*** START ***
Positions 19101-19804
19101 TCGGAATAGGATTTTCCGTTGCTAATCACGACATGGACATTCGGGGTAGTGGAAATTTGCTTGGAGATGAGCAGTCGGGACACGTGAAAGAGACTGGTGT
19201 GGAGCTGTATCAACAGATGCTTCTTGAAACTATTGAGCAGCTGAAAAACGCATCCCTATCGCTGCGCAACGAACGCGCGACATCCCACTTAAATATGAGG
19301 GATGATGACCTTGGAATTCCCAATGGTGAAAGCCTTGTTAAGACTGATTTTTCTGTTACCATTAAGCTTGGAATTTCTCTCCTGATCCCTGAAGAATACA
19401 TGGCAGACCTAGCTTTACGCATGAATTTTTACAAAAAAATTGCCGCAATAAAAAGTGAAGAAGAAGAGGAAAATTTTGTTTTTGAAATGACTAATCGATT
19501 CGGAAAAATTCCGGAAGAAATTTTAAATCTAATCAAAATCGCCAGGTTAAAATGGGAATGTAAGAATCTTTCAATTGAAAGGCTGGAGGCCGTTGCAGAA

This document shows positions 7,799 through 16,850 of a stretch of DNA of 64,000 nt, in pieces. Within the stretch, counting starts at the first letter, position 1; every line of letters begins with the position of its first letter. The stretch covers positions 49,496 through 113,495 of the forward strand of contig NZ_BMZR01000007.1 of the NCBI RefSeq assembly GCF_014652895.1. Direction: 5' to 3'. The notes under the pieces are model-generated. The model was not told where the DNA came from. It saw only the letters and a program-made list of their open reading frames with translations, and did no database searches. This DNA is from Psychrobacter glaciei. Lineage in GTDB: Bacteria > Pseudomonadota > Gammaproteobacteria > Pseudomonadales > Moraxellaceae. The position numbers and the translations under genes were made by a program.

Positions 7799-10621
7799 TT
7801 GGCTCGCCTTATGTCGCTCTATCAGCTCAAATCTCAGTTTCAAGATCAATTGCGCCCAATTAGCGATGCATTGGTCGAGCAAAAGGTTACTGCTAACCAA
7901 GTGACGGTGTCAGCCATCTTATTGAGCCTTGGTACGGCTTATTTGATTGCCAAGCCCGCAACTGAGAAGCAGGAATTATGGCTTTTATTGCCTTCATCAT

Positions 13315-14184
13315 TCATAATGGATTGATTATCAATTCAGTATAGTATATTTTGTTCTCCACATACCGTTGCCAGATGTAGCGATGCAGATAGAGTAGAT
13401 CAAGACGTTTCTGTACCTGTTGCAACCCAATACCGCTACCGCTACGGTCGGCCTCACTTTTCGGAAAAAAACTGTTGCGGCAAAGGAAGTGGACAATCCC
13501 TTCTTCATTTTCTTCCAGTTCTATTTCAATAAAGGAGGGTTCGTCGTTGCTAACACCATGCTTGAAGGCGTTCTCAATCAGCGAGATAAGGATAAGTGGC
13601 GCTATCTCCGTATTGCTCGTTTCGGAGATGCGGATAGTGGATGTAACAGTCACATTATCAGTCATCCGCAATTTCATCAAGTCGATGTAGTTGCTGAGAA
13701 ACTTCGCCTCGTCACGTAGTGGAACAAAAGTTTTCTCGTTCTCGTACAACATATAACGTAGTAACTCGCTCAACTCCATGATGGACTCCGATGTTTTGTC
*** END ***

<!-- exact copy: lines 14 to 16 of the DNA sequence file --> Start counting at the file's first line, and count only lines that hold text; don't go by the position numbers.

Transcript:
13401 CAAGACGTTTCTGTACCTGTTGCAACCCAATACCGCTACCGCTACGGTCGGCCTCACTTTTCGGAAAAAAACTGTTGCGGCAAAGGAAGTGGACAATCCC
13501 TTCTTCATTTTCTTCCAGTTCTATTTCAATAAAGGAGGGTTCGTCGTTGCTAACACCATGCTTGAAGGCGTTCTCAATCAGCGAGATAAGGATAAGTGGC
13601 GCTATCTCCGTATTGCTCGTTTCGGAGATGCGGATAGTGGATGTAACAGTCACATTATCAGTCATCCGCAATTTCATCAAGTCGATGTAGTTGCTGAGAA